Preservation Grammar: An Historic or A Historic?

In elementary school, most of us learned that it is proper to use “an” before a word that begins in a vowel. Otherwise, use “a”. However, the English language has exceptions to every rule. This is no different. For example, “an hour” is proper as opposed to “a hour”. So why do we come across “an historic” when historic begins with “h”? Don’t we all pronounce the “h” in historic? Sort of. “H” is a weak consonant and pronounced differently across the world, which affects our choice of indefinite article (a or an).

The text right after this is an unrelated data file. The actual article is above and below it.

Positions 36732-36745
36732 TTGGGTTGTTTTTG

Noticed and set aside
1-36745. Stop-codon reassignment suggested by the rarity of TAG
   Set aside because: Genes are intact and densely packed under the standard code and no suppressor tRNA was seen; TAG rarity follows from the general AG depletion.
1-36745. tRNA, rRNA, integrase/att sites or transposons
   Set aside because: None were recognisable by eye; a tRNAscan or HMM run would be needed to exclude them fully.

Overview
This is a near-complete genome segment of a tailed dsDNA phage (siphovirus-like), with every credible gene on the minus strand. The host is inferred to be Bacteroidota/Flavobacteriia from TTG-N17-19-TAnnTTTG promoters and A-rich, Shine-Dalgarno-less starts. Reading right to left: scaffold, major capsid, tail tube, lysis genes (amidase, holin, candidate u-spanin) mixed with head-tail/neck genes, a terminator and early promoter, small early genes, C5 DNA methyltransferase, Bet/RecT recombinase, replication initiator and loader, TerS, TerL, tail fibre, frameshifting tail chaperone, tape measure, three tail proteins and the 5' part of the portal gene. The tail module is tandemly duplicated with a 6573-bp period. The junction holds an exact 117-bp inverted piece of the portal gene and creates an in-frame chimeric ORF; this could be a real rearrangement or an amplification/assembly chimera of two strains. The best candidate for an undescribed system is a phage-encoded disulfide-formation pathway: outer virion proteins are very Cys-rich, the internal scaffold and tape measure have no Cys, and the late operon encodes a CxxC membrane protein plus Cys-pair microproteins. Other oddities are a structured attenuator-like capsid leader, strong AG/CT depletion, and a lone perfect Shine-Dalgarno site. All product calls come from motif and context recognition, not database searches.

Is there an answer? Yes. Historic is correctly pronounced with the “h” and therefore requires “a” before it. So, the correct pairing of words is “a historic.”

Trusted sources include Grammar Girl, the Oxford Dictionaries, and The Slot. How do you feel about an historic v. a historic? Any other grammatical pet peeves?

Previous Preservation Grammar posts: Affect v. Effect and Historic v. Historical.